13. The litter of claim 11, wherein the baking soda is included in the mix of aspen at a weight percent of about 1% to about 6%.
14. The litter of claim 13, wherein the baking soda is included in the mix of aspen at a weight percent of about 4%.
15. The litter of claim 10, wherein the aspen has absorbency of about 191% by weight.
16. An animal litter consisting of wood particles and baking soda, wherein the wood particles are selected from the group consisting of pine and aspen, to thereby provide a litter with optimal absorbency and odor control characteristics.
17. An animal litter consisting of wood shavings and baking soda, wherein the wood shavings are selected from the group consisting of pine and aspen, to thereby provide a litter with optimal absorbency and odor control characteristics.
18. A method of making an animal litter, consisting of:
providing a mixture of wood particles and wood shavings to a preselected size and ratio of particles to shavings;
wherein the wood particles and wood shavings are selected from the group consisting of pine and aspen; and
adding baking soda to a preselected weight percentage of the wood mixture, to thereby provide a litter with optimal absorbency and odor control characteristics.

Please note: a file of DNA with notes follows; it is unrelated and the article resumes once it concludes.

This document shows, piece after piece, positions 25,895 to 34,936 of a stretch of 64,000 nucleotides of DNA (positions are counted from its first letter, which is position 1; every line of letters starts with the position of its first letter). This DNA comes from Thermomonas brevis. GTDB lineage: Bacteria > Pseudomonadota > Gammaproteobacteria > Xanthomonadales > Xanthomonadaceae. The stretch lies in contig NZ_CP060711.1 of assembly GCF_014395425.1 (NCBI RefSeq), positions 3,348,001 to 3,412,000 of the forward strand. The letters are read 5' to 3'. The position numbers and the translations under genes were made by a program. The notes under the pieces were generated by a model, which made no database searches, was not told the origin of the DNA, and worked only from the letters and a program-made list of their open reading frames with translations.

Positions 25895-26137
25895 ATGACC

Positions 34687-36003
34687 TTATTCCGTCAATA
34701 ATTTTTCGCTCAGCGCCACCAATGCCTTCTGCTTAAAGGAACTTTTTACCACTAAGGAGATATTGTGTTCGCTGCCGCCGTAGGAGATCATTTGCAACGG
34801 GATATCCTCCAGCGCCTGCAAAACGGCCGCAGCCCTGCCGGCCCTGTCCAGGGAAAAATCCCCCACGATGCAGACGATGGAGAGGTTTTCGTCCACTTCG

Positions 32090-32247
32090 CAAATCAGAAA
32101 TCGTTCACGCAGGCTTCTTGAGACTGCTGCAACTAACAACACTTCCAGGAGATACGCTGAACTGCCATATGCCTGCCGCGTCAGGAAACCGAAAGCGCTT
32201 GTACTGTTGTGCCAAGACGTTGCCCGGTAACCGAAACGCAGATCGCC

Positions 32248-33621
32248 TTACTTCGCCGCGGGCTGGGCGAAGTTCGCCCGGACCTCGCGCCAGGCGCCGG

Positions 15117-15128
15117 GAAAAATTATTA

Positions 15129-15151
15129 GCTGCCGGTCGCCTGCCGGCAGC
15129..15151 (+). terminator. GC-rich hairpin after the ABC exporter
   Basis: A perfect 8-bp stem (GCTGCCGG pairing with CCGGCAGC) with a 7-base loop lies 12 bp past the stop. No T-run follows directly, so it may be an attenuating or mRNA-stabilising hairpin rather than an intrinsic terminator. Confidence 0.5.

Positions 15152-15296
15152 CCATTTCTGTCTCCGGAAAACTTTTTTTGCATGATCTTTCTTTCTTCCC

19. The method of claim 18, and further comprising the step of selecting a mixture of wood particles and wood shavings which is entirely aspen and formed of a mixture of about 80% by weight of shredded aspen strands with a wood fiber of inch to inch in length and about 20% by weight aspen shavings with a particle size of about inch square.
20. The method of claim 18, and further comprising the step of selecting a mixture of wood particles and wood shavings which is entirely pine in an approximate 50/50 mix of pine shavings to shredded pine, wherein the pine shavings have a particle size ranging from about inch by about 1 and inch, and wherein the pine is mixed with baking soda at a weight percentage of baking soda in the range of about 1% to about 10%.
Description
CROSS REFERENCE TO RELATED APPLICATIONS

This application is based upon and claims the benefit of U.S. Provisional Application Ser. No. 60/401,600, filed. Aug. 7, 2002.

BACKGROUND OF INVENTION

The present invention relates generally to the field of animal litters, and particularly to litter formed of wood and sodium bicarbonate. The absorbent litter material is characterized by a pleasant odor, durability, good absorption, and is especially suitable for use as a small animal litter, which effectively absorbs animal waste materials and neutralizes associated unpleasant odors.